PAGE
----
The opinion of the court was delivered by: GOURLEY
This is a trespass action based on an automobile accident. A jury trial was held, over which my late associate, the Honorable Owen M. Burns, presided, which resulted in a verdict in favor of defendant.
On the basis of Rule 63 of the Federal Rules of Civil Procedure, 28 U.S.C.A., I am satisfied the record speaks with sufficient clarity and completeness for me to dispose of the matters which remain for adjudication, and that no need exists to hear the case de novo.
The instant motion is for a new trial, based upon alleged errors of the trial judge in the admission of certain testimony which falls within three separate categories:
(b) Testimony given by the representative of an adjustment bureau taken from the plaintiff on behalf of the insurance carrier of the plaintiff.
(c) Testimony and statements offered by a state police officer who made an investigation subsequent to the accident, based on a report formulated by him which contained conclusions and expressions of opinion as to how the accident occurred and the cause therefor.
(a) Did the trial judge commit error in admitting the testimony of an attorney previously consulted by the plaintiff who was called by the defendant to contradict the plaintiff on matters of material fact?
At the time the plaintiff discussed the accident with his former attorney, he was confined to a hospital. During the entire period that the statement was taken by the attorney and his stenographer, the plaintiff's stepson was present in the hospital room. The stepson was not present at the time of the accident, nor did he reside with either of the plaintiffs involved in the litigation. There is nothing in the record to indicate that the aid or assistance of the stepson was required for the plaintiff to familiarize counsel with any facts or circumstances which could possibly relate to the accident.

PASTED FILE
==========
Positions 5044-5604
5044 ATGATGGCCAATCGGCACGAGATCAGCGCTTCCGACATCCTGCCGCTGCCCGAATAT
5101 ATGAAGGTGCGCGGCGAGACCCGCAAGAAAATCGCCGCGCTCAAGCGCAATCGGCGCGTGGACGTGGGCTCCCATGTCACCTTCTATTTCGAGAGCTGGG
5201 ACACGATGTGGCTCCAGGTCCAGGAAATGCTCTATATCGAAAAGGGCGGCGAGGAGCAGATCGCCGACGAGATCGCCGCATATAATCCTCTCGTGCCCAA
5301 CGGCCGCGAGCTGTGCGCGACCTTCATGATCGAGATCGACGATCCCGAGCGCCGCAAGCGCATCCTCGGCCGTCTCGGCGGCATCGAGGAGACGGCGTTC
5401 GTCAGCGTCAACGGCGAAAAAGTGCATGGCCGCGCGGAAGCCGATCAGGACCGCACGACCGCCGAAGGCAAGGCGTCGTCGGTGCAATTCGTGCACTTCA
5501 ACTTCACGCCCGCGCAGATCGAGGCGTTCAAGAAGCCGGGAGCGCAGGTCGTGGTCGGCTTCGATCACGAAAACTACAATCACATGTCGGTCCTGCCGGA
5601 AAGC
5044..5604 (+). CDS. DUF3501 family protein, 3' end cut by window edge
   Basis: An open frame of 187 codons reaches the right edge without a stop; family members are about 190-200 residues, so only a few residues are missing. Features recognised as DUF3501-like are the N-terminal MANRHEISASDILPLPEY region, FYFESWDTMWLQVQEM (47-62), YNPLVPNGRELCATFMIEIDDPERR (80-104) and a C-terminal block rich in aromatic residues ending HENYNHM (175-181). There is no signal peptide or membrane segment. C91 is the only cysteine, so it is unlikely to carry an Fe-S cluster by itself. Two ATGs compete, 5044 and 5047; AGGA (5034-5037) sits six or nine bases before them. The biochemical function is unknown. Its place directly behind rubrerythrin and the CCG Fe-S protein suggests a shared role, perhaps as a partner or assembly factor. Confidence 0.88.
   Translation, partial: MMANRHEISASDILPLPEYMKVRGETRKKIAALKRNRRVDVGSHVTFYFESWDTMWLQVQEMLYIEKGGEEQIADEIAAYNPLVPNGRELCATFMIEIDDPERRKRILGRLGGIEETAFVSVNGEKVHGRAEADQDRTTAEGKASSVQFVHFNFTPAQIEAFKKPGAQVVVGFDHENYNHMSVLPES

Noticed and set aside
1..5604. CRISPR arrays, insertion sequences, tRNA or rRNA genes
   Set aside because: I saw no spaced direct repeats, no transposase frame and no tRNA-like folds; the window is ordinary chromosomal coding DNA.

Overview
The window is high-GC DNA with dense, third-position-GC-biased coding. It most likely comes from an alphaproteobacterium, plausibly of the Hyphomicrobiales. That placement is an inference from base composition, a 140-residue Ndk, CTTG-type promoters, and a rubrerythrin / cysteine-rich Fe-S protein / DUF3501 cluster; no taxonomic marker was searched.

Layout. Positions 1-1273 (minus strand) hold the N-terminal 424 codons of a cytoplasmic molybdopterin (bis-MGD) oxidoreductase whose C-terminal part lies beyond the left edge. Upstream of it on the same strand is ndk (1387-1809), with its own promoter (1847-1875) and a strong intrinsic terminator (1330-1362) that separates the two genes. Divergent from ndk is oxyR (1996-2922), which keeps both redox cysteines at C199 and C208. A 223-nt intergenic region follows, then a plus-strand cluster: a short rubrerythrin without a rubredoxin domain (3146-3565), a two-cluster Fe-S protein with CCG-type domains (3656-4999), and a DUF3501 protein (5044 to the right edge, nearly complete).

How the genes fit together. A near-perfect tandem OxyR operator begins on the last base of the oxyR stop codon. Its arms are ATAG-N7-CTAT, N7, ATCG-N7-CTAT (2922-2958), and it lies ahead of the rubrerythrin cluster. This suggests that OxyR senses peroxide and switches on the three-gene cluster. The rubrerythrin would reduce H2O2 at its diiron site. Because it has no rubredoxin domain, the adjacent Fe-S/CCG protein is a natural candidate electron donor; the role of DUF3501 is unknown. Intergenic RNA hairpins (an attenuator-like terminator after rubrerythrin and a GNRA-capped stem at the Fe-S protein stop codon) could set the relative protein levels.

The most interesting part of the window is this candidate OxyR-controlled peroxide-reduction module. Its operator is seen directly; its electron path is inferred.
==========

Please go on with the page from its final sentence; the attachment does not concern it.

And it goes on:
The law is settled in Pennsylvania that all privileged communications between attorney and client an sacred. If any particular case forms an exception, it must by shown by him who did withdraw the seal of secrecy and should be clearly shown. Alexander v. Queen, Appellant, 253 Pa. 195, 97A. 1063.
The applicable rule, as set forth in VIII Wigmore on Evidence, Third Ed., Sec. 2292, is as follows: '(1) Where legal advice of any kind is sought (2) from a professional legal adviser in his capacity as such, (3) the communications relating that purpose, (4) made in confidence (5) by the client, (6) are at his instance permanently protected (7) from disclosure by himself or by the legal adviser, (8) except the protection be waived.'
Rule 210 of Model Code of Evidence of the American Law Institute, 1942 Ed. is to the same effect. The comments accompanying the rule, both in Wigmore, and in the Model Code of Evidence, point to a granting of privilege only where freedom of consultation of legal advisers by clients may be promoted. Cafritz v. Koslow, 1948, 83 U.S.App.D.C. 212, 167 F.2d 749, 751.
The statute and decisions in Pennsylvania appear to conform to the ruling that communications made by a client to his attorney in the presence of third persons are not privileged. 28 P.S.Pa. § 321; In re Cridges Estate, 289 Pa. 331, 137 A. 455; Machnofsky v. Smith, 101 Pa.Super. 578.
This also seems to be the ruling in the courts of the United States. Himmelfarb v. United States, 9 Cir., 1949, 175 F.2d 924, 938-939, certiorari denied 338 ...